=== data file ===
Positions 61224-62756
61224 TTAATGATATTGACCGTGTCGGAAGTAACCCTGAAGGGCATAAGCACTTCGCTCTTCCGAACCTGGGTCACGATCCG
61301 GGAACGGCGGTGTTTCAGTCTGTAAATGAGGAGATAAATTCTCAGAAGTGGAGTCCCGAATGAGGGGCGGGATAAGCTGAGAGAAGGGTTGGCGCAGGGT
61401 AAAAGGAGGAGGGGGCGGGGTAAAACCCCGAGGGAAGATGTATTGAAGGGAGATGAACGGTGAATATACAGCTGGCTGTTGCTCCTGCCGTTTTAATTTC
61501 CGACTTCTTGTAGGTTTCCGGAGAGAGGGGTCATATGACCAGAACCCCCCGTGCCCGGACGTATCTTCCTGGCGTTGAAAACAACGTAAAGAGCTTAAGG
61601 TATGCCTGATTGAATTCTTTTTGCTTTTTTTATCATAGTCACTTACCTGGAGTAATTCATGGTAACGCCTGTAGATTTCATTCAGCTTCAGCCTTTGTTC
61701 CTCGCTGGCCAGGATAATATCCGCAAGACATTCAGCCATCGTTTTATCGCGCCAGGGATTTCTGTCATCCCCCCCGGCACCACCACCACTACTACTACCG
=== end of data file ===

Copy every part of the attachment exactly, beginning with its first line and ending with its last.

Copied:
Positions 61224-62756
61224 TTAATGATATTGACCGTGTCGGAAGTAACCCTGAAGGGCATAAGCACTTCGCTCTTCCGAACCTGGGTCACGATCCG
61301 GGAACGGCGGTGTTTCAGTCTGTAAATGAGGAGATAAATTCTCAGAAGTGGAGTCCCGAATGAGGGGCGGGATAAGCTGAGAGAAGGGTTGGCGCAGGGT
61401 AAAAGGAGGAGGGGGCGGGGTAAAACCCCGAGGGAAGATGTATTGAAGGGAGATGAACGGTGAATATACAGCTGGCTGTTGCTCCTGCCGTTTTAATTTC
61501 CGACTTCTTGTAGGTTTCCGGAGAGAGGGGTCATATGACCAGAACCCCCCGTGCCCGGACGTATCTTCCTGGCGTTGAAAACAACGTAAAGAGCTTAAGG
61601 TATGCCTGATTGAATTCTTTTTGCTTTTTTTATCATAGTCACTTACCTGGAGTAATTCATGGTAACGCCTGTAGATTTCATTCAGCTTCAGCCTTTGTTC
61701 CTCGCTGGCCAGGATAATATCCGCAAGACATTCAGCCATCGTTTTATCGCGCCAGGGATTTCTGTCATCCCCCCCGGCACCACCACCACTACTACTACCG